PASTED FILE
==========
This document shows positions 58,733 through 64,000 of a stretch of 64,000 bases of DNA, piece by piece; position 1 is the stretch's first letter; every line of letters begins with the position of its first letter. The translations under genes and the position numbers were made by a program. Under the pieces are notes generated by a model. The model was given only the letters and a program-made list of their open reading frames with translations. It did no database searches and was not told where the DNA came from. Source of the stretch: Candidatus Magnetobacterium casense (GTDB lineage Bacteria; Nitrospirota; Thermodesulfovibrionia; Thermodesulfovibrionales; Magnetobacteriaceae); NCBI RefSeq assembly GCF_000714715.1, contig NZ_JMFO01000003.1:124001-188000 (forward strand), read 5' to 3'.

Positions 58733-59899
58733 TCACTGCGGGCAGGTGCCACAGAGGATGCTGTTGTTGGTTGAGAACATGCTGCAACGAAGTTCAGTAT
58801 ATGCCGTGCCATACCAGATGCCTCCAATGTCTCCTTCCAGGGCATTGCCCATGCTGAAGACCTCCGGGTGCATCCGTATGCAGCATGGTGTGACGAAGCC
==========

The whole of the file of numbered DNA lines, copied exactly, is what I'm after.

This document shows positions 58,733 through 64,000 of a stretch of 64,000 bases of DNA, piece by piece; position 1 is the stretch's first letter; every line of letters begins with the position of its first letter. The translations under genes and the position numbers were made by a program. Under the pieces are notes generated by a model. The model was given only the letters and a program-made list of their open reading frames with translations. It did no database searches and was not told where the DNA came from. Source of the stretch: Candidatus Magnetobacterium casense (GTDB lineage Bacteria; Nitrospirota; Thermodesulfovibrionia; Thermodesulfovibrionales; Magnetobacteriaceae); NCBI RefSeq assembly GCF_000714715.1, contig NZ_JMFO01000003.1:124001-188000 (forward strand), read 5' to 3'.

Positions 58733-59899
58733 TCACTGCGGGCAGGTGCCACAGAGGATGCTGTTGTTGGTTGAGAACATGCTGCAACGAAGTTCAGTAT
58801 ATGCCGTGCCATACCAGATGCCTCCAATGTCTCCTTCCAGGGCATTGCCCATGCTGAAGACCTCCGGGTGCATCCGTATGCAGCATGGTGTGACGAAGCC